Saturday, October 29, 2011

The Eye-fi Pro X2 Wireless SD card

Since getting the Ipad2 for my photography, I was wondering how can I transfer files into it with minimal hassle. I saw the Ipad camera connection kit but I was wondering if there was a better way to do it. I've heard a lot of horror stories about the camera connection kit that I decided to go on a different route (that is before I bought the ipad camera connection kit). I was looking at the 5d MK2 Wireless file transmitter from Canon but I cannot afford to spend almost $700 for it...that's almost the price of a new Imac that I wanted, a couple of hundreds more expensive. So I scrapped that idea.

Browsing around online, I found a link for the popular Eye-fi cards. I've heard of the Eye-fi cards ever since they were released but I was kinda skeptical about them. I thought maybe this is another one of those new gadget gimmicks that is circulating on the web. So I decided to do research on them online, and I found a couple.

I was blown away when I saw videos of people taking shots in their cameras and the images get uploaded to their Ipads wirelessly. Further research also says that the Eye-fi cards can actually do a direct transfer from the camera to the Ipad or Iphone even on a non wifi area. So I decided to try it the expense of a hundred bucks.

Older dslrs such as the 5d Mk2, 50d, and older rebels don't use sd cards, which basically what eye-fi cards are. Unfortunately, all my camera bodies use CF cards. So the smartest runaround to this is getting an sd to cf card adapter with it. I decided to get the pro x2 version...which I suppose gives you a faster transfer time than the non pro versions. Good thing BH photo has a combo that has them both. You can get it here.

So I got it within 2 days. I opened the box and the Eye-fi card came in with an sd to usb enable users to plug this card into their computers for the wireless setup in their home pc's. I set it up, I downloaded the software, and then downloaded the app for it for my Ipad. Setup was fairly easy, though the window that was supposed to setup my firewall gave me a bit of a problem. It crashed my machine once. I restarted and everything was good.

The eye-fi card comes with a usb adapter for plugging into your machine.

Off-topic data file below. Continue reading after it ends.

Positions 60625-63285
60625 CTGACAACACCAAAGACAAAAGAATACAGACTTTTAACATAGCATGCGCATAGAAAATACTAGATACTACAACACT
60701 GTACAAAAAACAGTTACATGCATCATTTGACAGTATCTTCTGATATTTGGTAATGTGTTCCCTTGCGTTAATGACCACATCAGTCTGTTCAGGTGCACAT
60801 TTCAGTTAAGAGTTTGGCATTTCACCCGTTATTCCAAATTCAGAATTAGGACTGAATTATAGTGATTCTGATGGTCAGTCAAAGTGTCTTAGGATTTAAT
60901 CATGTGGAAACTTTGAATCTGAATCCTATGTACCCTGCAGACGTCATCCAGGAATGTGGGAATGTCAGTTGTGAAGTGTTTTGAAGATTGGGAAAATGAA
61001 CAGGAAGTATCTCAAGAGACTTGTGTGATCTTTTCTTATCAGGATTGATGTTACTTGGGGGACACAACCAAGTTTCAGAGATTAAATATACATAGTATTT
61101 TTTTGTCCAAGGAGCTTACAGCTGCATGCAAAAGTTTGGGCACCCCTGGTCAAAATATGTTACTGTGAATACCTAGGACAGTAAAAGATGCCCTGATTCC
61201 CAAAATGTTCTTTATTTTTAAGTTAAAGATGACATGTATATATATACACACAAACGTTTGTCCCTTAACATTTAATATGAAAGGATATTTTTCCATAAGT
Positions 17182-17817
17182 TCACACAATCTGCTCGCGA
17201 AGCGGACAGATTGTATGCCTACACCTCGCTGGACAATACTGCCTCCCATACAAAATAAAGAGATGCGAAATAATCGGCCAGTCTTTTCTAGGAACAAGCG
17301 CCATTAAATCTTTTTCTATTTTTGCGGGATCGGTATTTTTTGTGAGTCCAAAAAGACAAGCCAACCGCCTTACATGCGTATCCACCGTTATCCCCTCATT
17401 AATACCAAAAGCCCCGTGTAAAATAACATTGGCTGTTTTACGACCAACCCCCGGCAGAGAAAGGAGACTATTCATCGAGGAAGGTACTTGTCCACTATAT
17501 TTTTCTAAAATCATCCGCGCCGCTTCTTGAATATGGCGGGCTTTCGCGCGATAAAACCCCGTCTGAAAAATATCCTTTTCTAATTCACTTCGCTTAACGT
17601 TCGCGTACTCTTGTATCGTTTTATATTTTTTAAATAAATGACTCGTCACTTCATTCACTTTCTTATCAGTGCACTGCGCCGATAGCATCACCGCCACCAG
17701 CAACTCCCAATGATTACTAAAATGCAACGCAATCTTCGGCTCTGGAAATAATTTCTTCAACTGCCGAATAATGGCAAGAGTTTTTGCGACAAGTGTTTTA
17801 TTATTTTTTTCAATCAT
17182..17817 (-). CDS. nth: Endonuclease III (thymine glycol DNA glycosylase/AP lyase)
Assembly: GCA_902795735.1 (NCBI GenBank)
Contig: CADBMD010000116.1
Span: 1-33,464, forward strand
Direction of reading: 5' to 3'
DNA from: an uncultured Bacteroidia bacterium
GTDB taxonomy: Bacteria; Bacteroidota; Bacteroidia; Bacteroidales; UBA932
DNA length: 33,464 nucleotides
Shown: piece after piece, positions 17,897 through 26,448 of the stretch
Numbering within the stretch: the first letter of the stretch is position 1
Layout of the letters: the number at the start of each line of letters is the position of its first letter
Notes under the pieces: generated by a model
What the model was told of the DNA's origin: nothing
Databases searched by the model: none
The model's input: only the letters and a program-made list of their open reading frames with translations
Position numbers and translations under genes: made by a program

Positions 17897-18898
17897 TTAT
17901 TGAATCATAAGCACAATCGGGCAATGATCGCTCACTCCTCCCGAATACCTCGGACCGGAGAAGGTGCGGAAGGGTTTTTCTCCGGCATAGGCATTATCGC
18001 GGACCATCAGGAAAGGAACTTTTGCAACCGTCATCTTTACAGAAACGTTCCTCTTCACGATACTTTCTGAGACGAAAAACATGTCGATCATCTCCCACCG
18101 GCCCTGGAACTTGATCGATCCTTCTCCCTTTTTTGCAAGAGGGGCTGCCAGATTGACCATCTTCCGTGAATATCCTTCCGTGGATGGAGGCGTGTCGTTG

I then slapped the card into the adapter, then into my camera and started doing test shots. I set it up first to upload images to my mac. It was pretty easy setting things up to upload in your computer. It even shows a preview of what's being uploaded in real time. Pretty neat. Then I decided to try it out in my Ipad...and that's when it all went downhill...

It fits snugly into an sd to cf card adapter for use with dslrs that only take cf cards.

So I set up the direct mode transfer to my Ipad. The direct mode is the mode where the Eye-fi card directly uploads images into your device without a need for an existing wifi connection. This is really useful when you are outdoors shooting with an Ipad in your backpack and you have no existing wifi connection. This is the main reason why I bought the eye-fi card in the first place. I set my 5d to shoot in large format jpgs at first. The transfer seems to be working...around 7 seconds per image. Kinda in the slow side but not bad. Then I tried switching to RAW...

The RAW files took forever to transfer! It was just took an average of around 25-30 seconds per image...most of the time it was slower than that. It was like waiting for all your images to transfer to your desktop via a card reader...and I mean this is just one image! I then took about 3-5 shots simultaneously...of course, that made it slower than before. It basically uploads your first image and waits for the next one till the previous image is done uploading. So I was waiting for around 5 shots to be uploaded in around 2.5 to 3 minutes. Now imagine photographing birds using a fast burst mode in your camera.

Now I am using a 5d's a 21 mp camera. That is one reason why the upload times are not that good. It might be better with a smaller mp digital camera. Although nowadays, dslrs are in the 12-18 megapixels...sure you can change the options for it to shoot in a smaller megapixel count, but some of us really wanted to use the full resolutions of our cameras. I do a lot of stock photography, and a smaller file size doesn't do me any good. Switching to jpeg formats also isn't an option for me as I love to shoot in RAW for greater flexibility.

So what's my verdict? The eye-fi cards seems promising. Honestly, the way I shoot, it does not work for me. Even the top of the line pro x2 card is pretty slow for RAW format file transfers. If I shoot casually using jpeg format I might consider it...but I rarely do that. Fashion and nature photographers won't be happy with the transfer times either. If you are a casual photographer using a digital point and shoot camera, or if you use jpg as your main image format, this might work for you. I will wait for the next generation of eye-fi cards. Hopefully the upcoming ones will give you better upload times for bigger files.

So after a day of trying it out, I went to the store and got me the Ipad camera connection kit. It is a slight of a hassle to install, but the transfer times from a camera to the Ipad is excellent, even using RAW files.

After a week of testing it out I read in an article that sd cards really don't work with cf card adapters because the camera basically cuts power off to the adapter after files are written...which cuts off the power while the eye-fi card transfers the file wirelessly. It also causes files to be corrupted. So far the file corruption happened to me twice in like 4 days of testing. In my opinion that is bad if you are photographing a wedding or some kind of a special occasion.

Still...after watching online how slow it was transferring files to a mobile device, even while using an sd dslr, it still is too slow for me.

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